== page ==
"But most of the soldiers from other regions were sent home on ‘leave’ so their families could feed them. My unit was supposed to be 400-strong, but when I was there it never had more than 100 men in it. And that was over a year ago, and in Tbilisi. For units in other parts of Georgia, things were always worse, and now they’re supposed to be very much worse…"

As a result of all this, no-one in Georgia – including the Army command – has any clear idea just how many soldiers Georgia would really have available in a crisis. Asked whether as in the Russian Army, the officers and soldiers regularly stole and sold their unit’s gasoline, Mikheil replied; "No, because we had almost none in any case. While I was with the unit, we barely moved from our base, and never took part in exercises of any kind…There were officers who wanted to train us properly, teach us to shoot, do exercises with other units. But there was no money for this, and apparently no desire among the senior officers. So in the end nothing ever happened."

The inability or unwillingness of the state to finance or even feed its Army means that local units are in danger of coming under the influence of powerful local figures who provide subsidies of their own – especially if the soldiers mostly have to be locally recruited so that their families can feed them. Thus, in the Autonomous Republic of Ajaria I was surprised to find that despite a history of serious tensions between the local ruler, Aslan Abashidze, and the Shevardnadze administration, senior officials in Batumi were not worried by the presence of an Georgian Army brigade in Ajaria. But as one of them explained, given that most of the soldiers are from Ajaria, and that the unit receives considerable financial and other support from the Ajarian government, he saw no reason to fear that it would ever act against that government.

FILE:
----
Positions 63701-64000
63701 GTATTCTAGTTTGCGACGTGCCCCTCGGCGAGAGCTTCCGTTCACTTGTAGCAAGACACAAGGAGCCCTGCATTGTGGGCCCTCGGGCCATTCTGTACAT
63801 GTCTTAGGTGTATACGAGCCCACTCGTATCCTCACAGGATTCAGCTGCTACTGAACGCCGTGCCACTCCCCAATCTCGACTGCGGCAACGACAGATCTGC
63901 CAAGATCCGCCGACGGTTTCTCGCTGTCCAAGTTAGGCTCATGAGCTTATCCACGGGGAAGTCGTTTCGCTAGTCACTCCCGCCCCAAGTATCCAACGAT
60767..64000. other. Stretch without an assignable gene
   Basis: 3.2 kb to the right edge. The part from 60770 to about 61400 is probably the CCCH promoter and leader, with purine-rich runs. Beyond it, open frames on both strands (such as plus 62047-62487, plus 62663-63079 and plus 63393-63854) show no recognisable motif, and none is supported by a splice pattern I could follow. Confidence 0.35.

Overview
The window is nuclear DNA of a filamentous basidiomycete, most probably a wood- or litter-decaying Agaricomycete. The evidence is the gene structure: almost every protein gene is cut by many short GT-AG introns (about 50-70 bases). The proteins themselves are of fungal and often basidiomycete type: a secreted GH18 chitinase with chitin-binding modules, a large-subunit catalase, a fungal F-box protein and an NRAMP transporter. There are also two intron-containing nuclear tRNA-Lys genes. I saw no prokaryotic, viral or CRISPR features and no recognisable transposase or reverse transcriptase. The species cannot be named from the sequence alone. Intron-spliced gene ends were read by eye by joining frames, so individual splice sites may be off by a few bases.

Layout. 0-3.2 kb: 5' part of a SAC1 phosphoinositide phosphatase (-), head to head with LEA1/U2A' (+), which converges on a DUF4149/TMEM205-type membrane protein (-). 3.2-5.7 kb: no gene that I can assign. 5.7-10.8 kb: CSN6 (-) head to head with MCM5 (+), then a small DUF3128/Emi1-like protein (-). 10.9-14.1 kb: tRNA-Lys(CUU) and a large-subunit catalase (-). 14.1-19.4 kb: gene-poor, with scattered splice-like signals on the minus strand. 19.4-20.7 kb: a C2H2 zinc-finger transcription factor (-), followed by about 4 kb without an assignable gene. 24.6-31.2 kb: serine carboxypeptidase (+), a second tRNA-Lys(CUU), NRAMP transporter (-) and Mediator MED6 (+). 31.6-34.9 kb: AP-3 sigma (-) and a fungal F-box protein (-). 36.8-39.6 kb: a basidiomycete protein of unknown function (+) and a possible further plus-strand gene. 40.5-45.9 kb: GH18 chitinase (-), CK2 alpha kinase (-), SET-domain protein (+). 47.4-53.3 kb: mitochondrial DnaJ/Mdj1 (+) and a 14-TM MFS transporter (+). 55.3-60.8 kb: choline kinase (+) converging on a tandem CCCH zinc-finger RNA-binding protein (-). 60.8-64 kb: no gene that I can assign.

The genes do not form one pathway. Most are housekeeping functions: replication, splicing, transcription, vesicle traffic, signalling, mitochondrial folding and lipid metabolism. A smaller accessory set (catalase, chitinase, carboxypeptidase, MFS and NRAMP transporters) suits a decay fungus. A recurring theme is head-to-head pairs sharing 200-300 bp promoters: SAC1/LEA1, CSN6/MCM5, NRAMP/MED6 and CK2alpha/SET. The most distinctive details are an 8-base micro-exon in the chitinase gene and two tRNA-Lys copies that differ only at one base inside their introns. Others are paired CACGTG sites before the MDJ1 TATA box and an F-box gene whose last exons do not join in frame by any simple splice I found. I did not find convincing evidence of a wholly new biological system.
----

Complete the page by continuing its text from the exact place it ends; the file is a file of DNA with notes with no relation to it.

Ajaria is peaceful and indeed mildly prosperous by Georgian standards. Much more serious is the situation in Mingrelia, from where Georgian guerrillas continue to launch raids into Abkhazia, and where much of the local population – though fervently Georgian nationalist - remains faithful in memory to the late President Zviad Gamsakhurdia, and bitterly hostile to President Shevardnadze and his followers. In the context of any future succession struggle, the local ties of Georgian troops in this region could have serious consequences for peace and stability. In October 1998, a serious mutiny of Georgian troops in Mingrelia did indeed occur, led by former "Zviadists."

The result of all this is a Georgian Army which appears incapable of performing basic security tasks. Neither the Army nor the Border Guards can prevent the movement of Chechen guerrillas to and from the war in Chechnya (although it must of course be said that this is not occurring on anything like the scale claimed by Moscow). Nor are they in a position to take over the Russian base in Akhalkalaki and provide equivalent economic opportunities for the local population. Nor, to judge by the events of May 1998, could they come to the help of the Georgian population of the Gali region of Abkhazia if the Abkhaz are provoked by Georgian guerrilla attacks into driving them out again. Indeed, as in so many parts of the world, the biggest threat posed by the Georgian Army in its present form is not to Georgia’s enemies, but to the internal stability of Georgia itself.

And as elsewhere in the world, to the dangers this creates is added the disillusionment of the population at large with the local variant of "democracy." In Georgia, as in most of the rest of the former Soviet Union, the decade since the Soviet collapse has brought not progress and prosperity, but greatly increased economic hardship and a drastic decline in public services. The outward forms of democracy cover a multitude of official abuses and corruption. Elections take place, but are usually rigged to a more or less open extent by those already in power.

As a result, the commitment of the masses to defend "democracy" in a crisis may prove very weak. As the issue of successions to the present leadership begins to emerge in many of the former Soviet republics, these dangers are likely to become very real. If the former Soviet south is headed for another period of coups and instability, this will not only be very bad for the region itself, but will pose severe challenges for the political and economic policies of Russia, the United States, Turkey and other outside powers, and for the management of relations between them.